An electronic newsletter of the Coalition's Center for Rehabilitation and Recovery
Elizabeth Saenger, PhD, Editor
The Center for Rehabilitation and Recovery provides assistance to the New York City mental health provider community through expert trainings, focused technical assistance, evaluation, information dissemination and special projects.
This issue of RECOVERe-works is dedicated to the memory of Robin Williams.
Elizabeth Saenger, PhD
What are the risk factors for suicide?
In the US, bipolar disorder and major depression are associated with the highest rates of suicide. Other diagnoses linked to elevated suicide rates include substance use disorders, eating disorders, schizophrenia, borderline and antisocial personality disorders, and PTSD.
The strongest personal risk factor is a history of suicide attempts. Other factors include a familial history of suicide, childhood trauma, impulsivity, and the length of time since a person has been hospitalized for psychiatric reasons. One study of patients with schizophrenia found that 16% of post-discharge suicides occurred on the first day after release.
How should this information affect us as clinicians?
We should look at these factors when we do intakes and assessments, and be more vigilant with discharge planning and follow up. Perhaps, before discharge, we could collaboratively develop a checkup plan with each patient, particularly those at risk for suicide. This might begin with a call to touch base on the day of discharge, and continue until the patient connects with the next treating professional, or reaches an appropriate milestone in post-discharge life.
And just as cognitive behavioral therapists ask clients to start homework at the end of session to increase the chance that clients will complete homework on their own, hospitals could consistently encourage patients to work on discharge goals, such as making appointments for follow-up care, before they leave. Such care might include assignment to a peer specialist, since apart from humane and clinical considerations, peer specialist care for an entire ward is probably less expensive than a single suicide or suicide.
Perhaps our sense of duty and responsibility could become more like that of an ophthalmologist I knew. He apologetically interrupted a weekend in Key West to call patients on whom he had recently operated.
“I always tell them to call me with questions,” he told me, “but they rarely do, especially the elderly ones. They feel they’d be interrupting. So I call them.” It seemed that in under five minutes, he could call several patients. A few would be greatly relieved to find out that they no longer had to worry about something. I imagine this one-minute check-in method would be even more vital to detect serious problems, and intervene, in ophthalmology and behavioral health.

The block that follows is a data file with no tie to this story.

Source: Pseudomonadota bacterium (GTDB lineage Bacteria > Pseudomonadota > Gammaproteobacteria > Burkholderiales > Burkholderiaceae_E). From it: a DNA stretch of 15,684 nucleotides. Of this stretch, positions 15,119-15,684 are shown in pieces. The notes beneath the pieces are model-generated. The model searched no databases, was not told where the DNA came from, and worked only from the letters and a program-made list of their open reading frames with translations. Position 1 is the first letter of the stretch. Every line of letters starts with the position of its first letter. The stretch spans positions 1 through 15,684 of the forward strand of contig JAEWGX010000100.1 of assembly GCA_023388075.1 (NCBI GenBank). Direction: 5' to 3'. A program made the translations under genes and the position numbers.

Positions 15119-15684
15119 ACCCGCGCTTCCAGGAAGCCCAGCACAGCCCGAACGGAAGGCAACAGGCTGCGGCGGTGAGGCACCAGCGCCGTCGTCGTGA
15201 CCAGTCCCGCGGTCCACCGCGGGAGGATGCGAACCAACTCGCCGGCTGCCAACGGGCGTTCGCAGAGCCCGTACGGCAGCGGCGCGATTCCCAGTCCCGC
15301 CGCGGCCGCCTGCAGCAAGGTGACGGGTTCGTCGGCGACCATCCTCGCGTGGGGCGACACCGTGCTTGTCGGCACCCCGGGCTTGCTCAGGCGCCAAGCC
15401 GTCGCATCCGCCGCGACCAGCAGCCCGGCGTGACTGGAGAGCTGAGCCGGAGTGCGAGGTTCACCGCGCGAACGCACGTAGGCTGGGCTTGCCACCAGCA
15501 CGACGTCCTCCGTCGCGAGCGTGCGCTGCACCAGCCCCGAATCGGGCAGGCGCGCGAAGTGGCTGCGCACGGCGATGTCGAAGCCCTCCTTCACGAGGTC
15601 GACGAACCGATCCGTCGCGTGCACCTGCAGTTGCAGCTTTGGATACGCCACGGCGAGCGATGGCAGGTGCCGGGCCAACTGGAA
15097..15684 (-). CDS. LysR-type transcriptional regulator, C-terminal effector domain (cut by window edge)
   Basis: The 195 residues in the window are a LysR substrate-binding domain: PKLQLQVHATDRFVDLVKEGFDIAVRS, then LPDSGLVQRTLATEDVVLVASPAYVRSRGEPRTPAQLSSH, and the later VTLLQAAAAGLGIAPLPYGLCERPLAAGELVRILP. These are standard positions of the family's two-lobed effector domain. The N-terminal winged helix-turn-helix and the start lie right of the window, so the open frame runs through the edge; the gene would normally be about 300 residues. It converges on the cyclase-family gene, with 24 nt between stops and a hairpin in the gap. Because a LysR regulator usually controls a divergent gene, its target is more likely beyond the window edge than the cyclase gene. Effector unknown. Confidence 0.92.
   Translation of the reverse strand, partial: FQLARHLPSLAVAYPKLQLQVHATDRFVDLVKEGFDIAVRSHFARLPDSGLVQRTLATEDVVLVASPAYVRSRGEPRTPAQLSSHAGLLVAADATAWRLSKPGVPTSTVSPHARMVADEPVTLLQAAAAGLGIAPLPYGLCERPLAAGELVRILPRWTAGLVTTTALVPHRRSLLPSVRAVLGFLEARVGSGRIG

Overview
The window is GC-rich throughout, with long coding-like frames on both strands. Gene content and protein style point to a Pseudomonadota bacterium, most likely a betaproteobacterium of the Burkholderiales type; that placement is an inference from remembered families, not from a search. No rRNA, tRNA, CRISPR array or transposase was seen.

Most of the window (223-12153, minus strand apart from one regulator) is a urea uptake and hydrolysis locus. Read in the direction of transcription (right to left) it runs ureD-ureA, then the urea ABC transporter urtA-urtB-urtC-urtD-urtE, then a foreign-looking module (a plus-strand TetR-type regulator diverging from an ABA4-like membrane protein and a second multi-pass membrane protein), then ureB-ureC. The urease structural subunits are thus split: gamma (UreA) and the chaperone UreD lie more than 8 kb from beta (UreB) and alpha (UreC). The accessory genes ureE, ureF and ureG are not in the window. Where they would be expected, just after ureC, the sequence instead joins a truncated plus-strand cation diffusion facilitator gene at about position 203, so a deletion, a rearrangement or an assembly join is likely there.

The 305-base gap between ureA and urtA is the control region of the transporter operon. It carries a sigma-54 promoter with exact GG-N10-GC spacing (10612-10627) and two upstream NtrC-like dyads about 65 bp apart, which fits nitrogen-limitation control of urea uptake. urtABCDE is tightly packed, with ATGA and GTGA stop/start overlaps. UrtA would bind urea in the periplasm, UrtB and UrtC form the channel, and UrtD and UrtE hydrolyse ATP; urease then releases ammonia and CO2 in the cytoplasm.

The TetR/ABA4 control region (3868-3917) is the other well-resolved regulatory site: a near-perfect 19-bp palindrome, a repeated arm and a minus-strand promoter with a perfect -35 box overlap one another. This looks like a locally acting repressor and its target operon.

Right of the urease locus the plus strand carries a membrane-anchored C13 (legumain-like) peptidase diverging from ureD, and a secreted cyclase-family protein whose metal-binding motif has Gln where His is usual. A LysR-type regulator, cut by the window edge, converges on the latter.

What can we do to protect our clients when we think they may be suicidal?
In addition to asking standard assessment questions about ideation, intent, and method, you can:
Let clients know you care. Sometimes feeling cared about makes a huge difference to a client. Explain you are worried about them. Communicate a “granite belief” that their lives are “a life worth living”—the sentiment psychologist Kay Jamison, PhD, attributed to the psychiatrist who kept her alive when she was suicidal.
Remind them that the hopelessness they feel is a symptom of the depression, and not reality. This reassurance often takes seconds, but can have a big impact.
Tell patients the urge to kill themselves will ebb and flow—and negotiate. Help individuals figure out how to minimize the chance they will act when they feel most desperate. For example, one client refused to give me his gun for safekeeping because he wanted to retain the ability to use it. No amount of time in a hospital could erase his chronic risk factors for suicide. Therefore, we agreed he would store the bullets in another part of town, so he would need to have sustained suicidal intentions to actually load the gun.
Believe your client, but take everything with a grain of salt. Most people who commit suicide do not communicate their intentions to professionals. In one study, 76% of inpatients who committed suicide had denied suicidal ideation in their last communication with staff.
Explain the dangers of alcohol. Alcohol appears to act as a lubricant for suicide, even when it is not a primary cause. About a third of suicides involve victims with blood alcohol levels above the legal limit.
Is suicide related to other economic issues, such as recessions?
It appears so. For example, one study found that unemployment in the US was associated with a 3.8% increase in the suicide rate.
Is self-harm a dress rehearsal for suicide?
No. Although people who harm themselves are slightly more likely than the average person to commit suicide, self-harm is not a precursor for suicide.
Do “No-suicide contracts” reduce suicide risk? It turns out there is no evidence that these contracts reduce risk, and they may give professionals a false sense of security. For other questions and answers, download the free, one-page SAMHSA brochure, “What To Do If You Think a Person Is Having Suicidal Thoughts.”
Elizabeth Saenger, PhD
The opinions expressed in RECOVERe-works do not necessarily reflect the views of the Editor or the Coalition of Behavioral Health Agencies.
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